Talk:Women in the Americas

Page contents not supported in other languages.
From Wikipedia, the free encyclopedia

Critique an Article[edit]

This article, particularly the section on Women in Social Movements in Latin America, seeks to add a generally underrepresented view of women in roles of political resistance and social involvement. The section talks about how women acted as spies, informants, organizers, nurses and teachers during the time period of Latin American Revolutions. The article seems to be largely built off of credible information written by people who have done extensive work in the roles women played in the region. Many of the sources are books and seem to be fact based and are therefore not overtly biased. I think the views are generally underrepresented because in the readings we have read so far on Latin American revolutions, women are not mentioned. As Simon Bolivar tried to appeal to pardos and native people to support his cause for rebellion, he made no specific appeal to women or any mentions of increasing their inclusions into society. CarinaFlaherty (talk) 16:12, 9 February 2017 (UTC)Reply[reply]

Which were the supporting roles?[edit]

At the end of the Prehistory section reads:

"By the time of contact with Europeans, most North American women were farmers, and had accepted supporting roles to their men, who performed hunting, trade, and diplomatic functions."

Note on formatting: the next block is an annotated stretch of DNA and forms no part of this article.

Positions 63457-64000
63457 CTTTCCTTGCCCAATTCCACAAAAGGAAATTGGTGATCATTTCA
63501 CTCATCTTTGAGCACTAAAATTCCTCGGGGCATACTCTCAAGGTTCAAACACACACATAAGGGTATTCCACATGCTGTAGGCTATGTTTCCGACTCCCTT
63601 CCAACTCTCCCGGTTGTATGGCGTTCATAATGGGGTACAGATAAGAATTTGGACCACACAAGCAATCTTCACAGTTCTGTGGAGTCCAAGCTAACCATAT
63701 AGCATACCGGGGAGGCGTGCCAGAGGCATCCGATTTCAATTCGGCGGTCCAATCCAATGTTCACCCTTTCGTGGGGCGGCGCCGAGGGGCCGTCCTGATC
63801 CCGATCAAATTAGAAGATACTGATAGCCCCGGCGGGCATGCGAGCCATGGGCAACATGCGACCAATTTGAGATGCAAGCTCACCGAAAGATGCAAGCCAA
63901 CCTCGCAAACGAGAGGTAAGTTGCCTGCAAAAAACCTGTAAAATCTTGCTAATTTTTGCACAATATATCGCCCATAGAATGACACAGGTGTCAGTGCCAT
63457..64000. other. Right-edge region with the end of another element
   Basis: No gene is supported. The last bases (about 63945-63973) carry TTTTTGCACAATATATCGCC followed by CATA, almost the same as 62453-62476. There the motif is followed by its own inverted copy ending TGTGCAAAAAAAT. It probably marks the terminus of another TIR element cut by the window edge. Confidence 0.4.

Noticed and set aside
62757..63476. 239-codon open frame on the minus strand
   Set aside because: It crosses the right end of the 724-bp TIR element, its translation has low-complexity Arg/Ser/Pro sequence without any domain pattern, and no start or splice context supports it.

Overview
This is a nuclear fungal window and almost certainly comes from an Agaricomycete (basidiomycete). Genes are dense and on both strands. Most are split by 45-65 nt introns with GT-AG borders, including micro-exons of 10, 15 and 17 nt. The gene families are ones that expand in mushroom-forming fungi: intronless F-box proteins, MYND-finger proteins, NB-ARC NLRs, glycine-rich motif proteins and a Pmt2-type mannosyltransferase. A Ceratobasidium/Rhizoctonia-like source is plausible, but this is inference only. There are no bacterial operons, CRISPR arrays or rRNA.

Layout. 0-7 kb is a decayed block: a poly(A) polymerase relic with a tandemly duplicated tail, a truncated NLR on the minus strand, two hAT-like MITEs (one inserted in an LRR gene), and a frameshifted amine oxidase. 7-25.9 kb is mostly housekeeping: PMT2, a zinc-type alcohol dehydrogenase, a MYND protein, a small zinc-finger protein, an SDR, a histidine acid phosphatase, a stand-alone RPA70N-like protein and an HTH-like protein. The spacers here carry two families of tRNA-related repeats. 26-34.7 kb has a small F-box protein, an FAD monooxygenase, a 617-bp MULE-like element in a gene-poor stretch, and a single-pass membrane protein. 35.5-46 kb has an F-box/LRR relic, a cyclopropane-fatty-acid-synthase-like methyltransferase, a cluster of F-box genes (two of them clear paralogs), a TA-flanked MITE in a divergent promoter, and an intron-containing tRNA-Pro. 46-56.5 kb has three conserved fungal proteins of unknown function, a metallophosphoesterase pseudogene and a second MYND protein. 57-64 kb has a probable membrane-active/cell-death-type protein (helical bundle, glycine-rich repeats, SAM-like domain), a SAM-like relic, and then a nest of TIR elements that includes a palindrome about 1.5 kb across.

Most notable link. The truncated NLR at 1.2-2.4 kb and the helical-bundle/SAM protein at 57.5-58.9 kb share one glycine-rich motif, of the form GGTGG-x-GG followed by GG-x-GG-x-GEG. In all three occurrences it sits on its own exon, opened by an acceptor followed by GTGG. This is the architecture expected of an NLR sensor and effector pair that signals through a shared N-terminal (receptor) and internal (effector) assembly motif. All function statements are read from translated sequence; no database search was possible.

Since farming seems to have been the primary means of food production (during that stage in history), a necessity for survival, then hunting, trade, and diplomatic duties would seem ancillary. (My maternal ancestors, for example, were southern European farmers, and I clearly recall that it was the women who ruled the roost, not the other way around.) So wouldn't this sentence more accurately read:

"By the time of contact with Europeans, North American men, who performed hunting, trade, and diplomatic functions, had accepted supporting roles to their women, most of whom were farmers."

Ok, maybe this is not the format for such a discussion, however the point is that history, as it has usually been written, is limited by men's viewpoint of often mis-perceived expressions of self importance... and that we should be wary of this fault.

In this case, perhaps we can't judge, or don't want to say, definitively which is the supportive role, so why not leave that out altogether, so the sentence reads more objectively as:

"By the time of contact with Europeans, most North American women were farmers, and men performed hunting, trade, and diplomatic functions."

Nick-philly (talk) 13:00, 17 October 2019 (UTC)Reply[reply]